Rioja: A white future ahead

Age-old tradition

Many thought Gregorio mad for trying to revive the tradition of barrel-aged whites: “I had a romantic vision about returning Rioja to its golden age of great whites. I love mature whites – they’re a symbol of old Rioja. It’s in my heart, it’s hard to explain in a rational way, but I didn’t want this beautiful tradition to die out.”

Gregorio is a purist when it comes to varieties, and considers it sacrilege to use Chardonnay or Sauvignon Blanc in Spanish blends: “I believe in working with your terroirs and the native grapes best adapted to them.”

Interestingly, Gregorio has had more success with his high-end whites in the UK (through Berry Bros) and the US than in Spain, which has been slower to catch on to the barrel-aged style.

“White Rioja has a bright future. It will take time, but there’s more interest in and demand for aged whites every year.” Gregorio admits that white Rioja has lost its way, having enjoyed a prosperous past.

He sees oak as key to its future success: “Viura is not aromatic, so it needs time in oak, and it needs high alcohol to mature, which is not possible if you’re striving to make young wines. People are harvesting too early, that’s the big problem right now.”

Despite a trend for early picking, Rafael Vivanco has noticed a dramatic improvement in the quality of white Rioja over the past few years: “White wine went out of fashion in Rioja and the whole of Spain, but there’s been a new wave of interest lately due to a move towards lighter food and a surge in by-the-glass sales.

“Up until recently, white Rioja was an afterthought – all the best equipment was geared around the reds, but better Viuras are creeping onto the market. Rioja mustn’t try to mimic the success of Rueda and Rías Baixas by producing fresh, fruity whites. It should stick to what it does best and get the most out of Viura by ageing it in barrel, which gives the wines more complexity and texture. Barrel ageing is in our DNA – consumers understand the tradition of barrel ageing reds, so why should it be any different with our whites?”

Keeping the barrel-aged style of white Rioja alive is Bodegas López de Heredia, with its amber coloured, Sherry-like Viña Tondonia. Even so, fourth generation María José López de Heredia admits the nutty, oxidised whites will always remain a niche sell: “People don’t think white wines can age, so there’s no market for them in Spain. We need to educate consumers about barrel-aged white Rioja’s outstanding ability to age. But something has shifted and drinking habits are changing – whites are coming back in fashion.”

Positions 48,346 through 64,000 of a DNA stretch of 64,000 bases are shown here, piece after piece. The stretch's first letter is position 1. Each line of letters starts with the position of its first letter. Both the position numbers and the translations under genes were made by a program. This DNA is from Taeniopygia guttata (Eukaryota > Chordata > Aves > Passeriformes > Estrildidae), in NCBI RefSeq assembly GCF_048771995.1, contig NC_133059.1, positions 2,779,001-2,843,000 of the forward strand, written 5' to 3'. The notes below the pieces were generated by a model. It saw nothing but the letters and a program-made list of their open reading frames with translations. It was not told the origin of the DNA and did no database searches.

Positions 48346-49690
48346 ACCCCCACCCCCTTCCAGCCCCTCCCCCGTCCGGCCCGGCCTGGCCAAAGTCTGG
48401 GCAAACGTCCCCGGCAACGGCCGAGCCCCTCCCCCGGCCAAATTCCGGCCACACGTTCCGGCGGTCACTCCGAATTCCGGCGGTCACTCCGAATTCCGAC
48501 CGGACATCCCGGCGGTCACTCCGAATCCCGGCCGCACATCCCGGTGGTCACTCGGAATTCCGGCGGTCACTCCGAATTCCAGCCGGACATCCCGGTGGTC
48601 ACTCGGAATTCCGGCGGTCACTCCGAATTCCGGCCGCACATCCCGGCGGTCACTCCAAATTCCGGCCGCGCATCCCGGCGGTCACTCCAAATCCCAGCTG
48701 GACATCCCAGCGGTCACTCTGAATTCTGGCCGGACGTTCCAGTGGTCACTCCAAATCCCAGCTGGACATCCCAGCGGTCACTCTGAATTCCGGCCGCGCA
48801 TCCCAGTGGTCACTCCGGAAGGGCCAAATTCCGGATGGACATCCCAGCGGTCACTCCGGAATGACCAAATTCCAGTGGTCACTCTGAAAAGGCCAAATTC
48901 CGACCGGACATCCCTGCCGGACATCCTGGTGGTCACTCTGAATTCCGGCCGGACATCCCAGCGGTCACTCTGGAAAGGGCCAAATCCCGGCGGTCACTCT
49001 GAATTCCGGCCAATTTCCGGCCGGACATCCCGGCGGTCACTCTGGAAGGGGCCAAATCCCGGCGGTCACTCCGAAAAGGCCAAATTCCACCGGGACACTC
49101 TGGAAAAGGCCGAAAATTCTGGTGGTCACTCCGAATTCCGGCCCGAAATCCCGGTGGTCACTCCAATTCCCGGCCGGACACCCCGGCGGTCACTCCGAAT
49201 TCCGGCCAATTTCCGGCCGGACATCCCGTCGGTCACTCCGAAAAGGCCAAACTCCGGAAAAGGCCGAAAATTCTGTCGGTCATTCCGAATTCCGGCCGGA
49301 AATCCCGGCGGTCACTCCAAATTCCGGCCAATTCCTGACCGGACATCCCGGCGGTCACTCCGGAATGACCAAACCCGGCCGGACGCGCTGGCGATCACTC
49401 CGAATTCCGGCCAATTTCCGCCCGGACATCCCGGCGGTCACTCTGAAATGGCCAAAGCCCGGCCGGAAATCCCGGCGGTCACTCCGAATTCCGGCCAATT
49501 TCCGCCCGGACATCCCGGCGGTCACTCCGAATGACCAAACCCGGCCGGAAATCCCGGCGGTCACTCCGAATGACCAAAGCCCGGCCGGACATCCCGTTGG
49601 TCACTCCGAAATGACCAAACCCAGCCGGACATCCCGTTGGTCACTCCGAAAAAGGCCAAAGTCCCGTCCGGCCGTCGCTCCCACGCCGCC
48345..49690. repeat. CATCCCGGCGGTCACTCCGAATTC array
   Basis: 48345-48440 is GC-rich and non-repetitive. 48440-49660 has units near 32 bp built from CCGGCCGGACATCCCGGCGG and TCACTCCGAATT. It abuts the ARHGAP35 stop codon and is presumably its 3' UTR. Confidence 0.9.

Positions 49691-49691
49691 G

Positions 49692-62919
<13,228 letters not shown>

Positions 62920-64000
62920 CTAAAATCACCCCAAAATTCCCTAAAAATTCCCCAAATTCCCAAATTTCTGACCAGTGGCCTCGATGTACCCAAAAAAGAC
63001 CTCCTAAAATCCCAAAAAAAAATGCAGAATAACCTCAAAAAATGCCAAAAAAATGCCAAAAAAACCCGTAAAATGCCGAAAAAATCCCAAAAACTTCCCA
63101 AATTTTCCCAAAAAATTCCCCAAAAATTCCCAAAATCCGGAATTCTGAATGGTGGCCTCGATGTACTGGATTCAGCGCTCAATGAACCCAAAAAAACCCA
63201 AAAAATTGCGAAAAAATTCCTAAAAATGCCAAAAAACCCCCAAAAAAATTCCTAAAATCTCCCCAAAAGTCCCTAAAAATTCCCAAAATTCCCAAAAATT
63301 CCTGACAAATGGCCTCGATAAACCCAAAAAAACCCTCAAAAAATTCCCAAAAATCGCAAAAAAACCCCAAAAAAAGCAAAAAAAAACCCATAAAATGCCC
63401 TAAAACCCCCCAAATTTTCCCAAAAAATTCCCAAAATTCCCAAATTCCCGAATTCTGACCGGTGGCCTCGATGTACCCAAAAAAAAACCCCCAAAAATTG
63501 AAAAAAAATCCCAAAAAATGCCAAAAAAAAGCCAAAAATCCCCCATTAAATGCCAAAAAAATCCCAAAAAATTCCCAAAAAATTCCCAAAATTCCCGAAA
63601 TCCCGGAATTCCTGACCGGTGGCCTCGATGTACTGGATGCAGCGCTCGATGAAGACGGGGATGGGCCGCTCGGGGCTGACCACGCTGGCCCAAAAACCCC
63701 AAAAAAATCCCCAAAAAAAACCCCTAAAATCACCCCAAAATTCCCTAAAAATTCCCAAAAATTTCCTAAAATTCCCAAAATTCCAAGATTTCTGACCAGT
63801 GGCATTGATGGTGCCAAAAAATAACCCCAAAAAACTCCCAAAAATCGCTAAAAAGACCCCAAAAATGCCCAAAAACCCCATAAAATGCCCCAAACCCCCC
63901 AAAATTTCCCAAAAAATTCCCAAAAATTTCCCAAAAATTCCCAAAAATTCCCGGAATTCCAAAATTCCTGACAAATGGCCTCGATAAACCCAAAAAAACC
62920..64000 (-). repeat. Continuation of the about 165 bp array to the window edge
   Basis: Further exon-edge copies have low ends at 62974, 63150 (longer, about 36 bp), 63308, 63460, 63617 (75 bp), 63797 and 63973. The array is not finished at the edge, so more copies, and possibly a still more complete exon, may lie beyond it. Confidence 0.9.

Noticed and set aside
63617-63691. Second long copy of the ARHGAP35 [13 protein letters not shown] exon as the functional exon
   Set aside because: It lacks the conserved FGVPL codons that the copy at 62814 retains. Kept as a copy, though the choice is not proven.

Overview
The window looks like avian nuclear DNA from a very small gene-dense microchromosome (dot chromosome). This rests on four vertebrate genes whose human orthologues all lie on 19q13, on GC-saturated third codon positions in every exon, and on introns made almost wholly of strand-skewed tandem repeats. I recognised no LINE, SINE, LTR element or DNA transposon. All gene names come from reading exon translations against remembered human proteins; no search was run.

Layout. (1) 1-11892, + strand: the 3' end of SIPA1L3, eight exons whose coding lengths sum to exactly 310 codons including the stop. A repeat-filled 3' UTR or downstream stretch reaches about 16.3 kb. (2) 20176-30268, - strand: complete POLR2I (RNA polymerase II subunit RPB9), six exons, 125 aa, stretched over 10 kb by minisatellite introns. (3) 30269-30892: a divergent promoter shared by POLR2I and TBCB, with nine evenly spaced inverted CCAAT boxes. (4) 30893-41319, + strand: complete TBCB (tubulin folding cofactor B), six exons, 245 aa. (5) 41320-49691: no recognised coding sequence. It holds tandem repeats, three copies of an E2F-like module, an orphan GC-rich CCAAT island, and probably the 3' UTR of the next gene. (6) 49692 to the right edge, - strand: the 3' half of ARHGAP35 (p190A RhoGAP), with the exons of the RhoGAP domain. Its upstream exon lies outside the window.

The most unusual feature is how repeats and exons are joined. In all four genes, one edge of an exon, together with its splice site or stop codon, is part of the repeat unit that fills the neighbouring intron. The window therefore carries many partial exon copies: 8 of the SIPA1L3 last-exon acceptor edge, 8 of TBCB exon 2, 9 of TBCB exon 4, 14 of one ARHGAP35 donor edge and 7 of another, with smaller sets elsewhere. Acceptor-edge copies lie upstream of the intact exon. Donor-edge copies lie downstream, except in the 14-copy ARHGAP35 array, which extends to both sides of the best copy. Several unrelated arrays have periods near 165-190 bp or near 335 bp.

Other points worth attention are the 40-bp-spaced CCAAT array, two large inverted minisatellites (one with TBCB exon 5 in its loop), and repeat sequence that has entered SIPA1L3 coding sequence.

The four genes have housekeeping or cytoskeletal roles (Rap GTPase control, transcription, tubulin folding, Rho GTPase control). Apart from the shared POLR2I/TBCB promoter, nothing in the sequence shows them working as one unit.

So why did the bodega persevere with a product that had no market? “We decided to never give up – to remain fiercely faithful to the tradition, and now it’s paying off. Volumes have reduced over the years, as our vines are so old, and up until now we haven’t replanted, but we’re seriously considering it in order to keep up with demand.

“We sell Tondonia on allocation now, as it’s become so popular with sommeliers, collectors and connoisseurs. There isn’t enough to go round.”

Collectors aside, Lopez de Heredia has noticed that winemakers are starting to treat Viura with the respect it deserves. “They never had faith in its ability to makes great whites,” she says. “But people are gradually believing in it more. Producers are looking back in order to move forward, and are keen to relearn how to make Viura in the classic, barrel-aged style, but it will take years to master it.

“People are coming to us and asking how it’s done. I’m happy to teach them, because the more aged Viuras there are on the market, the better known they will become. My father once said there would come a time when demand for white Rioja will return. That time is now.”

The barrel-aged bandwagon

Rioja’s other white pioneer is Marqués de Murrieta, which has made its signature Capellanía Reserva since it was founded in 1852, under the name El Dorado de Murrieta (in reference to its golden colour) until the Capellanía name change in the year 2000.

Like Lopez de Heredia, Murrieta’s public relations director Miryam Ochoa Arróniz admits the bodega struggles to convince consumers of Capellanía’s merits, due to white Rioja’s unfashionable image. “When they taste it they’re amazed. White Rioja is deeply misunderstood and we suffer because of it – Capellanía needs a lot of marketing,” she says.

Rather than ploughing a lone furrow, Arróniz would be happy to see more producers jumping on the barrel-aged bandwagon. “I’m not bothered about being unique, what’s more important is for the perception of white Rioja to change, both in and out of Spain.”

In a bid to convince journalists first, the bodega is planning a historic vertical tasting of Capellanía going back to the early 20th century. “The wines go on and on,” Arróniz enthuses. “It’s a common misconception that white wines can’t age; they can, and beautifully.”

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